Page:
These guts from a newborn mouse show just how vulnerable young mammals can be to infectious bacteria. Often found in contaminated food, Salmonella (shown in red) have worked their way from the mouse’s mouth to its small intestine. Just as many of the newborn’s tissues and organs are still developing so too are the defences which protect them from outside threats. Here the layers of chemicals and cells that guard adult intestines – the mucosal barrier – are still in their infancy and prone to attack. Jumping through this barrier, Salmonella have invaded the endocyte cells which line the intestine (outlined in white with their nuclei in blue) and may spread to other organs. Salmonella infection in humans is a major cause of diarrhoeal disease and even meningitis, responsible for many infant deaths. Understanding how our bacterial defences develop is crucial to guiding both new medicines and supporting hygiene programs worldwide.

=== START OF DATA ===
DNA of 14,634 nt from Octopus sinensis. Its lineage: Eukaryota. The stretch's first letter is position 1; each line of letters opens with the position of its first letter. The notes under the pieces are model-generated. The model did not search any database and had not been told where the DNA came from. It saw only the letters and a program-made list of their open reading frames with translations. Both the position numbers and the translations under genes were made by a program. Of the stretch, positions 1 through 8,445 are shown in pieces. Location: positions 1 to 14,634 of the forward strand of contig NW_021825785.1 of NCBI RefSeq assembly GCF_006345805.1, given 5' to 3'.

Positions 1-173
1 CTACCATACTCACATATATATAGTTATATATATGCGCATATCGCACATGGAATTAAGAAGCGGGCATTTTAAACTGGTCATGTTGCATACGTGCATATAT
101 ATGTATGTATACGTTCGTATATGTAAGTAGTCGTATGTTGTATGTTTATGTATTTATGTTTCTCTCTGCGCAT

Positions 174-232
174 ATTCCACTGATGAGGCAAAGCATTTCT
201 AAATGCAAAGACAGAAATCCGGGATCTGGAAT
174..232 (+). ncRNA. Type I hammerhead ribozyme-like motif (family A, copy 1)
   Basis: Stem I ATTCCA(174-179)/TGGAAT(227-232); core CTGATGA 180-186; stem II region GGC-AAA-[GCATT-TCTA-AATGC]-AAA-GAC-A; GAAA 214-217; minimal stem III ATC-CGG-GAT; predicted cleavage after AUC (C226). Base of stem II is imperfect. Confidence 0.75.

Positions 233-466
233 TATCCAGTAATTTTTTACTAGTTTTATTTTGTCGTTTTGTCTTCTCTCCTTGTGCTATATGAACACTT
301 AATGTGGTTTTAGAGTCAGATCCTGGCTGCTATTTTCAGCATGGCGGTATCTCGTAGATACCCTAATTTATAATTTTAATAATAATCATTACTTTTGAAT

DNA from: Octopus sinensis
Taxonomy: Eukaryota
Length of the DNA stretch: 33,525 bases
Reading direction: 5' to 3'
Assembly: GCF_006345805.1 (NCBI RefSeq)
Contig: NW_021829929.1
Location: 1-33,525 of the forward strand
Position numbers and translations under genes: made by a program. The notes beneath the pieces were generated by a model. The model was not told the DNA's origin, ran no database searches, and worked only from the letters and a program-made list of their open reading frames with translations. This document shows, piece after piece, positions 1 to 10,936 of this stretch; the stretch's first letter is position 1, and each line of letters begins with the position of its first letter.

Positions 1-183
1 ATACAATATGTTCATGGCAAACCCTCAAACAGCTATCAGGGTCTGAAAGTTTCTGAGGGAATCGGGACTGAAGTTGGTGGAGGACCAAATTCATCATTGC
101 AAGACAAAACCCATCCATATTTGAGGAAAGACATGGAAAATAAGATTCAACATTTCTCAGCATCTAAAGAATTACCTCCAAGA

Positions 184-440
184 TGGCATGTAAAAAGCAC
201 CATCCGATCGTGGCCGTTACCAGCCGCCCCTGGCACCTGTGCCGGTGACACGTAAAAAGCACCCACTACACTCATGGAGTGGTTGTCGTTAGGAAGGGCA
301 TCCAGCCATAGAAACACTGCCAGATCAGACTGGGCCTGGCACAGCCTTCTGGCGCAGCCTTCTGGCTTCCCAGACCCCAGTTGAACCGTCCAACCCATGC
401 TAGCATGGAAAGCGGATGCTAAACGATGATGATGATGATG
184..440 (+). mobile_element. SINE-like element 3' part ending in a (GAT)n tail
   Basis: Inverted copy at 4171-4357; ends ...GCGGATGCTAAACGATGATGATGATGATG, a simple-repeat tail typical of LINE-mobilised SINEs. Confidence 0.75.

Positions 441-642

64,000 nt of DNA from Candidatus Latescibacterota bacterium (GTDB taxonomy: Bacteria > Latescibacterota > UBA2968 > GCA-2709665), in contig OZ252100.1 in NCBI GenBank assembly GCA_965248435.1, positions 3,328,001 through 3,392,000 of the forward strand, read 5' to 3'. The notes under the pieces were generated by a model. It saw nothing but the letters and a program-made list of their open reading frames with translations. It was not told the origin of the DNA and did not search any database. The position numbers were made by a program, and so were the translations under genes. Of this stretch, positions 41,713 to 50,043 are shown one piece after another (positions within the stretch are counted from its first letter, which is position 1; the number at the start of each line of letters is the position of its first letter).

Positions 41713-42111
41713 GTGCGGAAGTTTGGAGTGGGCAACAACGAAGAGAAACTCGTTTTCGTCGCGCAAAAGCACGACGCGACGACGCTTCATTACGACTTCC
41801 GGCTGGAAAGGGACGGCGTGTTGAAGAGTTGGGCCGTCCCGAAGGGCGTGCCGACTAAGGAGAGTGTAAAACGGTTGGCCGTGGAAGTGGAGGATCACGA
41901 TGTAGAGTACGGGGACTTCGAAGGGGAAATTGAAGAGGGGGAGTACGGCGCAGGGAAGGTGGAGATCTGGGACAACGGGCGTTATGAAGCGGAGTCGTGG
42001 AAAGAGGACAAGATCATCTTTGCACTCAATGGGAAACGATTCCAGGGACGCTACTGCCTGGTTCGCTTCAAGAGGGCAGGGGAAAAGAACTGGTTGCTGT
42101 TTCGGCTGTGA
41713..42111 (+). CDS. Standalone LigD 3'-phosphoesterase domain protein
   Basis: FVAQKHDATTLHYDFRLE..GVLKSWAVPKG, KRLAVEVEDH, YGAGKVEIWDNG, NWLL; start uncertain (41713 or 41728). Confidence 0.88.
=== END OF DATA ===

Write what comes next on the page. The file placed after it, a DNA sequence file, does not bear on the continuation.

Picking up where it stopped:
Written by John Ankers
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